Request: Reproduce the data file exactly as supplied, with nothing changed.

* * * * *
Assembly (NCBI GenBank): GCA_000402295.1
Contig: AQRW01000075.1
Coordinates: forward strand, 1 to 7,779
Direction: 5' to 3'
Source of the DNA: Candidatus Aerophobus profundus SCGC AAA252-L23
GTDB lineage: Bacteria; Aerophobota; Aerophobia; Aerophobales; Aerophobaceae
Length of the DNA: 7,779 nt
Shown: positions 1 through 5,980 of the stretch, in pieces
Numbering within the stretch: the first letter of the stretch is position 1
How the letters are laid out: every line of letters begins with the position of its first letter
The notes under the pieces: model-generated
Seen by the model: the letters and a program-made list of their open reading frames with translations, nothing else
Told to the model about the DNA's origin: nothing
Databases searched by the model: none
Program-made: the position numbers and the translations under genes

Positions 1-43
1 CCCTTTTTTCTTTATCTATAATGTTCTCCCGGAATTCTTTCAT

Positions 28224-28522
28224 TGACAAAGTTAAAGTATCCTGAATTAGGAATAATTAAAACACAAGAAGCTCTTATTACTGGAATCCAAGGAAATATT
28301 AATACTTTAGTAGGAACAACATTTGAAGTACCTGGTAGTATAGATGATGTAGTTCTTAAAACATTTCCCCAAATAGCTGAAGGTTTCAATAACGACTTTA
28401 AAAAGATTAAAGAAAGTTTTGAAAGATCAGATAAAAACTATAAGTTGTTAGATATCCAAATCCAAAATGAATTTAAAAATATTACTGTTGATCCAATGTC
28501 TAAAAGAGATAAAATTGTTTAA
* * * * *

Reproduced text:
Assembly (NCBI GenBank): GCA_000402295.1
Contig: AQRW01000075.1
Coordinates: forward strand, 1 to 7,779
Direction: 5' to 3'
Source of the DNA: Candidatus Aerophobus profundus SCGC AAA252-L23
GTDB lineage: Bacteria; Aerophobota; Aerophobia; Aerophobales; Aerophobaceae
Length of the DNA: 7,779 nt
Shown: positions 1 through 5,980 of the stretch, in pieces
Numbering within the stretch: the first letter of the stretch is position 1
How the letters are laid out: every line of letters begins with the position of its first letter
The notes under the pieces: model-generated
Seen by the model: the letters and a program-made list of their open reading frames with translations, nothing else
Told to the model about the DNA's origin: nothing
Databases searched by the model: none
Program-made: the position numbers and the translations under genes

Positions 1-43
1 CCCTTTTTTCTTTATCTATAATGTTCTCCCGGAATTCTTTCAT

Positions 28224-28522
28224 TGACAAAGTTAAAGTATCCTGAATTAGGAATAATTAAAACACAAGAAGCTCTTATTACTGGAATCCAAGGAAATATT
28301 AATACTTTAGTAGGAACAACATTTGAAGTACCTGGTAGTATAGATGATGTAGTTCTTAAAACATTTCCCCAAATAGCTGAAGGTTTCAATAACGACTTTA
28401 AAAAGATTAAAGAAAGTTTTGAAAGATCAGATAAAAACTATAAGTTGTTAGATATCCAAATCCAAAATGAATTTAAAAATATTACTGTTGATCCAATGTC
28501 TAAAAGAGATAAAATTGTTTAA